Steve G.

More money? For what, exactly?

In Libertarian on August 18, 2008 at 12:44 pm

A sort of open letter to the LP’s Andrew Davis:

Andrew, you’ve asked for our help in finishing the ballot drive (for Bob Barr, apparently; not-so-much the LP, but that’s a discussion for another day). You write:

Getting Bob on the ballot in as many states as possible is a great way of gaining attention for all Libertarian candidates & helps build the numbers! However, even after the LP and Bob’s campaign spent almost $500,000.00 on ballot access, we are still coming up $50,000 short and we need to finish the job in the next two weeks.

Well, Andrew, many Libertarians do want to help get the LP’s candidates on the ballot. However, given the recent string of misses, mis-steps, and we’re-going-to-court letters from the LP and the Barr campaign, I don’t think it’s too much to ask for a written account of how the money will be spent. Would you share with us the plan for spending this $50,000 to get the remaining states on the ballot? A simple back-of-the-envelope calculation would be fine. For example: with 50K, we would spend 35K on paid petitioners to get 20K signatures in states X, Y, and Z, and the balance would be spent on administrative and overhead costs.

Donors are much more likely to give if they trust that their contributions will be effective – and much of that trust has been eroded over the past month. Just asking for the money at this point seems like an invitation to throw good money after bad. LPers need something more to go on; to give confidence that the job will get done (as much as it’s possible for it to get done at this stage). And, to be brutally honest, hand-waving  about Barr polling 15% and getting into the CPD debates isn’t inspiring. The only news bump Barr is likely to get from the ballot drive at this point is stories wondering why an ex-congressman like Bob Barr couldn’t get on as many ballots in 2008 as a relative political novice like Michael Badnarik in 2004.

So, please: share the LP’s plan for ballot access in the remaining states. Let us know in which states Barr is handling the drive and in which the LP is overseeing it. Let us know how many petitioners have been lined up, and what the costs for their services will be. Let us know what the administrative costs are for this final push. Let us know where we’re OK and where we’re in danger, and if any of this money will be spent on legal fees. In other words, please give us something to go on.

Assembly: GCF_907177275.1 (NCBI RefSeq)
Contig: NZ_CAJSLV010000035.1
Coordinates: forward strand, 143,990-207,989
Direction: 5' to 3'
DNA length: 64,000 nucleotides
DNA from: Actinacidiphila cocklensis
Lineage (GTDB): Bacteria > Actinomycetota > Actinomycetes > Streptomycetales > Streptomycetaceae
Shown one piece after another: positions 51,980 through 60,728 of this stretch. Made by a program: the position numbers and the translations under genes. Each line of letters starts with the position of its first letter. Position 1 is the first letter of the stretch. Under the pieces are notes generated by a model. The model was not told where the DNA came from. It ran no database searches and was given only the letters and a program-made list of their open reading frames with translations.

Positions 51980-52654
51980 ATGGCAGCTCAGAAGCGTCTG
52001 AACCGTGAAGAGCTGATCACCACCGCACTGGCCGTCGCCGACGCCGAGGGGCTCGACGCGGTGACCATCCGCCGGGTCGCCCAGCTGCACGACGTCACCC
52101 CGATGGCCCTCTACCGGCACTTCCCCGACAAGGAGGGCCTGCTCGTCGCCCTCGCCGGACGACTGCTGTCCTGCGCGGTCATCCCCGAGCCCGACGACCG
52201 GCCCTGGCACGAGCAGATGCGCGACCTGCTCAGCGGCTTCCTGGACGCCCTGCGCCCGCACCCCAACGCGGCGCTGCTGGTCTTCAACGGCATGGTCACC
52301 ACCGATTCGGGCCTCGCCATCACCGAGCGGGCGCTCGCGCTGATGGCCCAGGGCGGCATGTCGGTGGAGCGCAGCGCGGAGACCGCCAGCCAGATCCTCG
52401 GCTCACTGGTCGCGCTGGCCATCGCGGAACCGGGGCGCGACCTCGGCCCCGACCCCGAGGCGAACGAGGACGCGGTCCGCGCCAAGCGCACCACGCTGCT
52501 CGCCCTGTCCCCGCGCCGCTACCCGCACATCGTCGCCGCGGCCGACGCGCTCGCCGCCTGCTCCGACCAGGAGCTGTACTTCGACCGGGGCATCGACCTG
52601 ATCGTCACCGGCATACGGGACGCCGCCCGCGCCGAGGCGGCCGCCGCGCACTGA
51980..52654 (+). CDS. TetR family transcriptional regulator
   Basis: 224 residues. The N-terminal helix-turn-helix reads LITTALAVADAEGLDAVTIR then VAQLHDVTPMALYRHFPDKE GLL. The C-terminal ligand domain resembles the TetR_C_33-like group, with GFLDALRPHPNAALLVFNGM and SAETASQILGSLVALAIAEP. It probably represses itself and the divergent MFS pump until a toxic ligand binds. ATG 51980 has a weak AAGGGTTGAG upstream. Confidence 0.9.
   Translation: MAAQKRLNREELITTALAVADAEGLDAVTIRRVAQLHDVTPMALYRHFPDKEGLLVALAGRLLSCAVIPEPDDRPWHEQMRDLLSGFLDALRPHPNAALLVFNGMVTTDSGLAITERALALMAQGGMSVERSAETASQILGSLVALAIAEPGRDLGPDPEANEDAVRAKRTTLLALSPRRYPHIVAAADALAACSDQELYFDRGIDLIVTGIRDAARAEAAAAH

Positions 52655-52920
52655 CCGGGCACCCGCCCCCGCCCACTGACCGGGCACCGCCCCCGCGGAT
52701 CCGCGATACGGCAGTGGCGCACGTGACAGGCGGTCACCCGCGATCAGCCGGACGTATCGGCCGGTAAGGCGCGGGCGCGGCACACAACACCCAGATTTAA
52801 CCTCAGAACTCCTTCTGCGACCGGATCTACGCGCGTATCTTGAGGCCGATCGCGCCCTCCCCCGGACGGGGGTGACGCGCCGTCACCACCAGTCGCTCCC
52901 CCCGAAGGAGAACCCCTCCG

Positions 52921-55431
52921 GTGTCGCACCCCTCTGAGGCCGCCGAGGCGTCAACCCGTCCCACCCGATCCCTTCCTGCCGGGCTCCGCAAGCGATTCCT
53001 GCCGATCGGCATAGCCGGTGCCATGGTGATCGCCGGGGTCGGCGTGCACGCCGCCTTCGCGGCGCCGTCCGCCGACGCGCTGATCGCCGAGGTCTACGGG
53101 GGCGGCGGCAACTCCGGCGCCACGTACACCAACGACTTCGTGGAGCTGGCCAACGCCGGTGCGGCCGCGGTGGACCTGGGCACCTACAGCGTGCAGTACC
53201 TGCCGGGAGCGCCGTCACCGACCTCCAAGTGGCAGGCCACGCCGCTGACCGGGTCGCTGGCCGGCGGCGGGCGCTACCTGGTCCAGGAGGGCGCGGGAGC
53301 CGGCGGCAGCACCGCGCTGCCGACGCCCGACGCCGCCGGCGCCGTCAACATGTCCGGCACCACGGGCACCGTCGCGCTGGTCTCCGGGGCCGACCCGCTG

1. For my own tracking, I’ve taken Richard Winger’s ballot-access update chart from BAN and stripped out all but the information directly relevant to the LP. In case anyone else might find it useful, it’s here:

  2. Republican activist cum mercenary Libertarian petitioner Dondero needs a yacht.

    Isn’t that a good enough reason to give? 😉

  3. LPers, get on the ballots. Then suspend Barr. Install a fusion ticket. That will make MSM. Then when voters realize the new ticket just might win, polling will push 15%. My only question is: are purists radical enough to install a filthy fusion ticket?

  4. Susan,

    The appropriate first question is how the first $500,000 was spent. That should tell you whether more money would be well spent.


  5. OK, looking over the list, and rolling some numbers very loosely:

    If you need 2 raw sigs to get 1 valid one (being extremely conservative and assuming a terrible 50% validity rate), and assuming Richard’s numbers are fairly current and correct, we need:

    Alabama: about 3K

    Tennessee: The state LP has this in hand.

    D.C. about 10K

    New York about 9K

    Virginia: The state LP has this in hand.

    Rhode Isl.: about 1K

    Minn: about 4K

    Perhaps need more sigs in WVA, but that’s a Barr campaign thing.

    Getting more sigs in Maine? Maybe.

    That *seems* like ~27K signatures at the *outside*, which would make the 50K figure about right.

    But I know very little about the mechanics of petitioning and running drives, so it’d be good for someone who does know more to comment on the current status and figures.

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